Robert Bunter: Dawning of a new growth. The four cheeky mopheads had just about conquered the world with their heavy beat, charm, bizarre good looks and passionate repetitive lunging motions onstage. Now they’re going to start breaking down more barriers than we’d even been aware of. The opening mystery chord, seemingly impossible to deconstruct (the secret is a hidden piano note), startles the ear. All of a sudden, John’s bizarre wordplay is pressed into service to complain about the adult themes of hard work, financial security and good love at home. Meanwhile, the flat VII chord (on the words “workin’” and “sleepin’”) takes unexpected liberties with pop conventions. Oh, did I mention it’s also a movie? In black and white when it didn’t have to be? Because it was more artistic that way? Everybody heard this and said to themselves, “Well, I guess we’re going to have to get used to being pleasantly startled by these talented lads from the seaport town of Liverpool, England. Hmmmmm.”
Richard Furnstein: The first chord shakes your teeth and blurs your vision. It's like Hiroshima filtered through a Rickenbacker 12-string. The boys don't hang in suspension long, there are bongos to be played and grimy streets to jog down. The Beatles are in black and white to heighten the contrast of these British Supermen from years of greyscale mediocrity. Ringo trips over Howdy Doody's limp body. George gives a friendly shove to Joe Dimaggio. Be careful with that stiff corpse Ed Sullivan, gentlemen. He's looking out for you. It's all so exciting: The Beatles are here! The world is going to be in color soon! No more atomic dread! We're all going to get laid!'
Robert Bunter: They were so unexpectedly and unapproachably cool, yet they chose as their subject the mundane concerns of workaday, 9-to-5 clock punchers. Just as they did with “She Loves You” and countless other triumphs, The Beatles encourage everyone to join the party. Not for them the sullen, exclusionary sneer of The Rolling Stones, Frank Zappa or (vastly overrated) Velvet Underground. They’re spreading the message to everyone with ears to hear, which equals more money. The more money they made, the better they got. It was a constant, self-stoking cycle of beautiful reinforcement which improved the entire planet. A Hard Day’s Night, you say? Brother, things just keep getting easier and easier! Whoo-wee! SHAKE IT!!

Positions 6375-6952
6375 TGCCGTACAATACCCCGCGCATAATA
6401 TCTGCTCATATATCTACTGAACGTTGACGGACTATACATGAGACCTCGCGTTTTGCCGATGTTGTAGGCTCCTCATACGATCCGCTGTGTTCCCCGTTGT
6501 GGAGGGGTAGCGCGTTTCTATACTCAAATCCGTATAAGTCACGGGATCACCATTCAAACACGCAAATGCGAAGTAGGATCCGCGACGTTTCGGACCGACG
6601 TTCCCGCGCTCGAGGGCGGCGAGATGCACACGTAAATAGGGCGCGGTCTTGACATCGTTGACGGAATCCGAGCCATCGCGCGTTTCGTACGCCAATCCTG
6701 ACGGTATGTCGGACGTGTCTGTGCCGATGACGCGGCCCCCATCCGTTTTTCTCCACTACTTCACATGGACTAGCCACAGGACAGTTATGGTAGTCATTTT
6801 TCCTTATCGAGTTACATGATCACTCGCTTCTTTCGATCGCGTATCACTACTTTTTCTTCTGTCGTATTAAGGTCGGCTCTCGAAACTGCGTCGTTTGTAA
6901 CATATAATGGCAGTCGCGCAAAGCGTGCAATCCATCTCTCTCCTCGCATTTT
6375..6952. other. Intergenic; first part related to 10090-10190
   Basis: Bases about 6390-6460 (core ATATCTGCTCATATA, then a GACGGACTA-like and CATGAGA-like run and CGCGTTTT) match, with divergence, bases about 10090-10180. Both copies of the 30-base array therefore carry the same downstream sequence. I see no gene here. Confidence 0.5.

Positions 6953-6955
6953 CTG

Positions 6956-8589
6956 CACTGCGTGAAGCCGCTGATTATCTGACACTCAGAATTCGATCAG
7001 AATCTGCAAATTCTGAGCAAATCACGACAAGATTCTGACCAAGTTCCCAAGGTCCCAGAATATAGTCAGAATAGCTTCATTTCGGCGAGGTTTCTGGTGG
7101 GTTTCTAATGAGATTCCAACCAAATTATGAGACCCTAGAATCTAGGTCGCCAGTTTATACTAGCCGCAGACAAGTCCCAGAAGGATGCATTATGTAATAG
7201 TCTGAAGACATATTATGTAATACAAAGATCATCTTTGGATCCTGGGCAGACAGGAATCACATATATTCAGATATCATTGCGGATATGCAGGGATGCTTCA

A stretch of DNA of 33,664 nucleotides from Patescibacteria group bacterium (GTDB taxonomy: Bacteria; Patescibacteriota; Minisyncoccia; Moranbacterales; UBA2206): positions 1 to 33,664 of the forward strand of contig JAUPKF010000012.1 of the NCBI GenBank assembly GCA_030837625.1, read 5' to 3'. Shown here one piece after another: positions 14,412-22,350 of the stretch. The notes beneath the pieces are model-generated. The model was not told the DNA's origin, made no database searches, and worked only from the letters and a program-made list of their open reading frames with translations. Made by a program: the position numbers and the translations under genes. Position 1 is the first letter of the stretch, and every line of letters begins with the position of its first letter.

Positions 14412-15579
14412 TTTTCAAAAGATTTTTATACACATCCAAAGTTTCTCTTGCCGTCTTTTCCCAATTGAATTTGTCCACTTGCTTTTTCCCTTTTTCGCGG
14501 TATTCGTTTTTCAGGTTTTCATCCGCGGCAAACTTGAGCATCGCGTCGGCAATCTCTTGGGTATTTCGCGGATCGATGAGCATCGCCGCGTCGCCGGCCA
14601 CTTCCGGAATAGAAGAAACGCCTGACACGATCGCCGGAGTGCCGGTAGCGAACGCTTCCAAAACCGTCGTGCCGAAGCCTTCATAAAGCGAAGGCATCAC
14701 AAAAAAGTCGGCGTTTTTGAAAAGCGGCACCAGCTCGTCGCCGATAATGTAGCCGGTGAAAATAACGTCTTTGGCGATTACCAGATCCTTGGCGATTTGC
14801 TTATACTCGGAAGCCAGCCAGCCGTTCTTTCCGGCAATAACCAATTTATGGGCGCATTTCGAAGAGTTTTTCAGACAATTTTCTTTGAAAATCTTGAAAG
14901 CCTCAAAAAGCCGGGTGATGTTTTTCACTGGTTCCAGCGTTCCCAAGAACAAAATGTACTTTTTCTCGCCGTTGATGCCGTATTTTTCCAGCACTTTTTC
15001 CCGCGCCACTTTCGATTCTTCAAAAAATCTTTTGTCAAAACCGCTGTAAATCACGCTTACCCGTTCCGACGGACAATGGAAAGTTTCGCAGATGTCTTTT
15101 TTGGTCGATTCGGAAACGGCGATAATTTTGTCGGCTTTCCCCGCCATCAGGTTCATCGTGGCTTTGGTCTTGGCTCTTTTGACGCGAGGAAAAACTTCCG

Richard Furnstein: The world is all money and sex from this point forward. "Why on Earth should I moan/'cuz when I get you alone." It's all tip toeing around the honeybush with loosened ties and askew hairdos. Palms of the hand paddle the plaintive rawhide on the bongo in a suggestive manner and the cowbell provides all the innovation and rejuvenation you need in the bridge. It's a veritable barnyard in here, darling. Let's go away for awhile.
Nice bongos. Cultural revolution. Musical innovations.
Robert Bunter: So, I guess that’s all there is to say about this early smash. Great stuff that we can all relate to. Nice bongos. Cultural revolution. Musical innovations. Just another day at the salt mines for four excellent humans who wore moptops instead of hard hats. Now it’s Friday. Cash the check, make dinner reservations and don’t worry about making the bed. It would be pointless to bother with that tonight.
Richard Furnstein: Why wouldn't you bother making the bed... Ohhhhhhhhhhhhhhh. I get it.